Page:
Listen to Story
Spencer Wilkinson is not preaching to the choir.
It would be easy to dismiss Wilkinson’s documentary, Alice Street, as just another socially conscious rant about gentrification, giving vent to a community’s spleen. But the award-winning Alice Street is not a fist-shaking protest film, and Wilkinson has far greater ambitions than stirring up anger, regardless of how valid that anger may be.
Because Alice Street is a discussion piece.
“We had a screening with a group of 100 urban planners at a conference in Calgary,” Wilkinson said. “They somehow learned of Alice Street and invited us to show it. It was one of our favorite screenings, because of the dialogue that came up. These urban planners said, ‘We really need to rethink how we center culture in our urban planning. Who are we leaving out in our community engagement around new developments? We need to rethink this.’ Something like that is a concrete example of someone shifting their perspective, and I hope that means it has some impact. It’s hard to measure, but there have been a lot of examples like that. I know that when people are talking to each other, it can really open up discussions.”
The conversation comes to Denton on Monday, Sept. 26, at 2:30 p.m. when Alice Street will be shown in the Hubbard Hall auditorium. A panel discussion featuring TWU and Denton community leaders will follow. Admission is free.
“We had a vision of wanting to reach people who are decision makers,” Wilkinson said. “It’s not about the film, it’s about the dialogue that follows and people talking to each other about the issues in their communities. Our main goal is to get people talking and get diverse sections of the community speaking with each other. There’s a lot of power in speaking with your neighbors you might not typically speak with.”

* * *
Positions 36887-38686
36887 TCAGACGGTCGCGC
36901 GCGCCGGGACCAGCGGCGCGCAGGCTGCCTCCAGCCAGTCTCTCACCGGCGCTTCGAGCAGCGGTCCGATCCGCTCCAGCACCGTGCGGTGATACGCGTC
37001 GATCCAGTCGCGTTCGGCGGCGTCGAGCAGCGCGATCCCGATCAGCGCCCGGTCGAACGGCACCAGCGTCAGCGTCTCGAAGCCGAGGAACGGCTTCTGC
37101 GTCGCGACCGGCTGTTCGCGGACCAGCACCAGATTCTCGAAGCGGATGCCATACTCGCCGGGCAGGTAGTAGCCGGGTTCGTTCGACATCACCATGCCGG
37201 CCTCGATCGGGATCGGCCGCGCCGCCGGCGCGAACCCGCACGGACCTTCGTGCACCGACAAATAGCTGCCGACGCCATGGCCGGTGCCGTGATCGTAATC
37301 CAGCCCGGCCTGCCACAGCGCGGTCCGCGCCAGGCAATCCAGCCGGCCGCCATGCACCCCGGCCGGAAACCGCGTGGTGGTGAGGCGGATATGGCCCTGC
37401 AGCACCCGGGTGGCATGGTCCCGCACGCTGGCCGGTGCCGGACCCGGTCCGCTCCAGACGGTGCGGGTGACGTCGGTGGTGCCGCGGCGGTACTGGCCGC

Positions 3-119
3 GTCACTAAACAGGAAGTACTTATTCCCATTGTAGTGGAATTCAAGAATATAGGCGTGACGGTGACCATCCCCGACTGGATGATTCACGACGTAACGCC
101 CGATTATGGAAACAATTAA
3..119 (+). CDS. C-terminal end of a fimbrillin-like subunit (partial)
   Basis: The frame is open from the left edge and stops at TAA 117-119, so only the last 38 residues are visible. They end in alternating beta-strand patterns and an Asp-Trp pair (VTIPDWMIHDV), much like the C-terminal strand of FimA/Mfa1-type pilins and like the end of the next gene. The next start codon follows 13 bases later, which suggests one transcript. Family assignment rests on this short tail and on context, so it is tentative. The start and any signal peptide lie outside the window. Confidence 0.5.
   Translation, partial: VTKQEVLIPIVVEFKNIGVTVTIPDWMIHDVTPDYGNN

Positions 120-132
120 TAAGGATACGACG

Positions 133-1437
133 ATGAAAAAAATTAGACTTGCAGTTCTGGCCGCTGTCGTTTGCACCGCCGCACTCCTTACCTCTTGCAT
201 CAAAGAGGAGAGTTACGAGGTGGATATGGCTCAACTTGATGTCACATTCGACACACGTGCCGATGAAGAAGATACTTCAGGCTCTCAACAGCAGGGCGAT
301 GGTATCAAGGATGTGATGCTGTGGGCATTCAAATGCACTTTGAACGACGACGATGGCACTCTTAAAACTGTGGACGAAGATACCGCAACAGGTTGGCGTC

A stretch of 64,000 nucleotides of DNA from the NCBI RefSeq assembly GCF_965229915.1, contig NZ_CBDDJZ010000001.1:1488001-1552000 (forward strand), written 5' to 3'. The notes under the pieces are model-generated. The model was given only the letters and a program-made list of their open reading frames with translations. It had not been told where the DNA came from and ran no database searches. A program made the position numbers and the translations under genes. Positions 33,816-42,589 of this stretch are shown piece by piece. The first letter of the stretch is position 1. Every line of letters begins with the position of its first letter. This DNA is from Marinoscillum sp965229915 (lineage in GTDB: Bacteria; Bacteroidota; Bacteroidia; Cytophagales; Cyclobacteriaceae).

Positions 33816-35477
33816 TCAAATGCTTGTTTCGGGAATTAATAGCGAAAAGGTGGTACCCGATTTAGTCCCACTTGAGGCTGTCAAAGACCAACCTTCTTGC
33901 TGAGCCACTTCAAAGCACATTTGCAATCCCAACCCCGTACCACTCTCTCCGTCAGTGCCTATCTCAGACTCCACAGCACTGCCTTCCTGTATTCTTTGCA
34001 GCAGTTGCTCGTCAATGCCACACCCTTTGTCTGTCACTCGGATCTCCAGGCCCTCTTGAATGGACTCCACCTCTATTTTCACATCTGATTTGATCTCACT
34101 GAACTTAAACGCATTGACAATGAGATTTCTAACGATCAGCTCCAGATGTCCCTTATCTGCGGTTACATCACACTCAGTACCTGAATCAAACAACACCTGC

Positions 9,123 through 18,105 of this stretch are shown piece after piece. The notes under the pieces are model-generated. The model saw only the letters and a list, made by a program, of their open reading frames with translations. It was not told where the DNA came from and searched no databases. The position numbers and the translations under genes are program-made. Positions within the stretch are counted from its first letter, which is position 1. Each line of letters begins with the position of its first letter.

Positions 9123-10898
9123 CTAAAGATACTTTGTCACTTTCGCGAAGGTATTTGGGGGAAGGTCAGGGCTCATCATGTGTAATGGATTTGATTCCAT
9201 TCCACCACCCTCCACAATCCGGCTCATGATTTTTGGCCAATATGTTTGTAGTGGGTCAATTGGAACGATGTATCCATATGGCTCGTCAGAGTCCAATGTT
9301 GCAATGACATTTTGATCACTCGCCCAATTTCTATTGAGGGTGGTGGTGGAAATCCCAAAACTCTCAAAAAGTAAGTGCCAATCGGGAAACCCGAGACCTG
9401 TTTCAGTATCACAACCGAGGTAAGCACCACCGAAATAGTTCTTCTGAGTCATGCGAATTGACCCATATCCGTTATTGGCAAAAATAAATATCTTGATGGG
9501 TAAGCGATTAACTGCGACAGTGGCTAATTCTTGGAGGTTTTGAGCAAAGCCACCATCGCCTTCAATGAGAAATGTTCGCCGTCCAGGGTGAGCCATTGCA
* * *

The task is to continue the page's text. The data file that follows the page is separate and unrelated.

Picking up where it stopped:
Alice Street was in production for six years, during which Wilkinson – working primarily on his own with little funding – followed the story of an Oakland, Cal., community’s fight against gentrification and protecting its history, voice and land.
The story began in 2013, when two artists, Chilean studio painter Pancho Peskador and Chicago-born aerosol artist Desi Mundo, formed a partnership to create a four-story mural in downtown Oakland. The site was at an intersection where Chinese and Afro-diasporic communities faced displacement due to the planned construction of a condominium.
Funding began to trickle in from foundations and grants and Wilkinson was able to hire additional crew.
“The finishing of the film required a team effort, and there were so many wonderful artists involved,” Wilkinson said. “There were challenges throughout, whether it was the story line itself and following it that long or figuring out how to get it out into the world.”
Fortunately, Wilkinson was in the right city for such a project.
“Oakland really has a history of powerful activism,” he said. “It’s part of the cultural history of the city. I haven’t heard much from elected officials in scrutiny or critique of the film. Overall it has been really accepted by the city and the community, the people who we really cared about getting the story right.”